The discussion surrounding the gender wage gap has gained traction in the past year. Women around the country are speaking out about unequal pay. Many employers have increased their efforts to close the gap. Others continue to pay women less than men for performing the same work.
Many workers’ rights advocates suggest the government should pass legislation to mandate the reporting of gender pay discrepancies. According to a recent study published in the Harvard Business Review, this could be just the tool to help close the gender wage gap.
Harvard: Transparency helps close the wage gap
Researchers studying the effect of transparency on wages concluded that when companies must disclose the in employees’ pay, the gap decreases. Employers that had mandated reporting saw their pay disparities shrink from 18.9 percent to 17.5 percent over five years. The control firms’ gender wage gap remained steady at 18.9 percent.
The study also suggested that mandatory reporting increased the number of women hired and the number of women promoted to senior positions.
Mandatory reporting is controversial
Despite the potential to close the gender pay gap, government-mandated reporting is not without critics. Opponents contend that it could put an unmanageable burden on companies and could decrease their profits. Others note that it could slow the growth of male employees’ wages.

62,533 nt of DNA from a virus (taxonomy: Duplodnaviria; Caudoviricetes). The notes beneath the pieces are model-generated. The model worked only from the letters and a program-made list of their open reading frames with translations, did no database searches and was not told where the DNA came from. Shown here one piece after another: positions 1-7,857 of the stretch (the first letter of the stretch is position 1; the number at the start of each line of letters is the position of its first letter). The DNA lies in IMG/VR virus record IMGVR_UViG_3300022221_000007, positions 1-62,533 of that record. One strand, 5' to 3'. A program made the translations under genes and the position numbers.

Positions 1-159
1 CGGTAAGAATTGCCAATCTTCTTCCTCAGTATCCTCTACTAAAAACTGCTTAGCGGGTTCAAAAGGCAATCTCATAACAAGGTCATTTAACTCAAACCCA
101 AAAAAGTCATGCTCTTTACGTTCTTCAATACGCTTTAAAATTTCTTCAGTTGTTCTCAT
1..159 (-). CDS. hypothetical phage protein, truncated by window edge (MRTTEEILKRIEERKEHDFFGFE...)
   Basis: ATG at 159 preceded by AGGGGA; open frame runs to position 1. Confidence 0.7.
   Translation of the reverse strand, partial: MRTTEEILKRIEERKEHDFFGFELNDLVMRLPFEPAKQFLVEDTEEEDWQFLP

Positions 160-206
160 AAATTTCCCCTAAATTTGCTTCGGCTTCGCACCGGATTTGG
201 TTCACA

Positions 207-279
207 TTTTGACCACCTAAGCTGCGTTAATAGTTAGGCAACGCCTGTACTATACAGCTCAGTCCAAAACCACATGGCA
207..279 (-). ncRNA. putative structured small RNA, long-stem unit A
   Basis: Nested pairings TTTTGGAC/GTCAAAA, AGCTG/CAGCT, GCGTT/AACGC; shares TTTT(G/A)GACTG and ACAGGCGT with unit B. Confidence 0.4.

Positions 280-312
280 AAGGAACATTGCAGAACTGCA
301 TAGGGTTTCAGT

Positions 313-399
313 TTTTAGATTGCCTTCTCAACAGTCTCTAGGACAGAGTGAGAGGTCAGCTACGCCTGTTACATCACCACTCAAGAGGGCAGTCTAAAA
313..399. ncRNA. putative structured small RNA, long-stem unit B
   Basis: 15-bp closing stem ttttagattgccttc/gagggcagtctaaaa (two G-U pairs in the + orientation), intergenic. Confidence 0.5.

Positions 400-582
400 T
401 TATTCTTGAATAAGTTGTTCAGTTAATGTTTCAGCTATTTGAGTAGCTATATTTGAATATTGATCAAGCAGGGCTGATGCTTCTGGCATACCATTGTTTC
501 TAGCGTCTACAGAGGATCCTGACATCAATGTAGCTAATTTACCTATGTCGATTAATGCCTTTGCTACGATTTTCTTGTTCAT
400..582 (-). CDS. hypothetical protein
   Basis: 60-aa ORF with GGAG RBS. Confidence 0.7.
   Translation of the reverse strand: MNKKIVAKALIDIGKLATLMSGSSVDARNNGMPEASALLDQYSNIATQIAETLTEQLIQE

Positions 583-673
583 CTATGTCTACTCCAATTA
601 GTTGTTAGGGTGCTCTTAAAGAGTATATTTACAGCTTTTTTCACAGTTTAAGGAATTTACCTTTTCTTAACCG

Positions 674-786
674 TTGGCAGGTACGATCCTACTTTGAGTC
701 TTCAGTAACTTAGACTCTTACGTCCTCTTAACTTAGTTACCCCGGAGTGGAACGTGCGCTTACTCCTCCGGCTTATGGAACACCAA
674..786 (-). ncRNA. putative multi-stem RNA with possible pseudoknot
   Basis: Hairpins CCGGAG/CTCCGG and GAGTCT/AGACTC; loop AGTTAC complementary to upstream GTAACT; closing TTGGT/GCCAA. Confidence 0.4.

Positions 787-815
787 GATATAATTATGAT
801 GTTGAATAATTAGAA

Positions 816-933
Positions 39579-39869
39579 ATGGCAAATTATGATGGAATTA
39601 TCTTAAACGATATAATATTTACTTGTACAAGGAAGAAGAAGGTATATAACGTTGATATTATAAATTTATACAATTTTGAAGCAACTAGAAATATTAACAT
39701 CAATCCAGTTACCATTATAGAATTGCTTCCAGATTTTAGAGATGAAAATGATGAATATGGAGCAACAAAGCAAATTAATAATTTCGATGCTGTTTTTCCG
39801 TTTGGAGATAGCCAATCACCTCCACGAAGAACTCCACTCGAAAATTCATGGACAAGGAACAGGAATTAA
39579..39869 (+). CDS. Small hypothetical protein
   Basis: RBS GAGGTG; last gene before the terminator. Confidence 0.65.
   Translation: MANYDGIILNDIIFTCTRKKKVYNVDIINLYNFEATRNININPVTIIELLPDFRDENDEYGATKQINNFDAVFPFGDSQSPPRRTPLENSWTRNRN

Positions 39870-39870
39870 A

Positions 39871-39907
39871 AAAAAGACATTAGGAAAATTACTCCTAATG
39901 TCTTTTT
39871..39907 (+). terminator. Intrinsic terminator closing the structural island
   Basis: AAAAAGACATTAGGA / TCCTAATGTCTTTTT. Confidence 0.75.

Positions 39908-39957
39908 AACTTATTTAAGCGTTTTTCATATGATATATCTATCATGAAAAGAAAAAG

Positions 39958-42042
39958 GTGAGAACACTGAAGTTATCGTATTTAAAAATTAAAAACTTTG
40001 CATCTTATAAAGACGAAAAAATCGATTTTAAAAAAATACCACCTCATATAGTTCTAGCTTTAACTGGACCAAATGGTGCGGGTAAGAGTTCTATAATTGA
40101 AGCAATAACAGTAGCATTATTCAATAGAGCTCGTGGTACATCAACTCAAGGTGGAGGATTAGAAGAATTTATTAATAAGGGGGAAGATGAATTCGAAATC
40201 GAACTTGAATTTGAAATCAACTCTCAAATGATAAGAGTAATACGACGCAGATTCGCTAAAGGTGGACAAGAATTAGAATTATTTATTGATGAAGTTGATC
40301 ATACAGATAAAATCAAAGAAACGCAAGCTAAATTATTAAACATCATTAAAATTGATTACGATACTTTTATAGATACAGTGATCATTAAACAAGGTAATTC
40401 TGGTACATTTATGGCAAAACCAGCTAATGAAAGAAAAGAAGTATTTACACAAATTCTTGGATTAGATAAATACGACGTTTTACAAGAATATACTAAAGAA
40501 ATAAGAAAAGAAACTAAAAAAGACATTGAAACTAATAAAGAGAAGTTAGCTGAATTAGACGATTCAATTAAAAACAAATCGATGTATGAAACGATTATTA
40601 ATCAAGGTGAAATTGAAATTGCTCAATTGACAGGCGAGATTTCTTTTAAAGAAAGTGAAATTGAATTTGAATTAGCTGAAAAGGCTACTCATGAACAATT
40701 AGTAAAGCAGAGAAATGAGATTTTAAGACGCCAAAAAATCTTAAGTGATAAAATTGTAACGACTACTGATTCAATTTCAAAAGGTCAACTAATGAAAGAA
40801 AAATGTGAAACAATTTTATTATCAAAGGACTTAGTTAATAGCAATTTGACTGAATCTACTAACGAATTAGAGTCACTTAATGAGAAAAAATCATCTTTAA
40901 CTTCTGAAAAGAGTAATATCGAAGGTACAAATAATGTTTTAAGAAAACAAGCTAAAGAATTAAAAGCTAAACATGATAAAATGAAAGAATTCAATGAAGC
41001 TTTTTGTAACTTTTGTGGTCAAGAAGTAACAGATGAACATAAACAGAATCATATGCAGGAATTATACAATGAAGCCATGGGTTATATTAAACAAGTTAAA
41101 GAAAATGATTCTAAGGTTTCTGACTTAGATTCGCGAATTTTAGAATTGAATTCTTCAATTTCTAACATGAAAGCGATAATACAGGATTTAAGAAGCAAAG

What can women do to close the wage gap?
Even though women—and men—continue to speak out against the gender wage gap, government-mandated reporting will not arrive soon, if ever. Similar legislative measures have been discussed for the past five to 10 years, with no resolution. Still, it remains a prominent option for the future. Women who support mandatory reporting should contact their representatives to lobby for such legislation.
In the meantime, female employees who realize that their employer is paying them less than their male counterparts should consider their legal options and continue speaking out against gender pay disparity.
Would you be in favor of government-mandated reporting on gender wage gaps?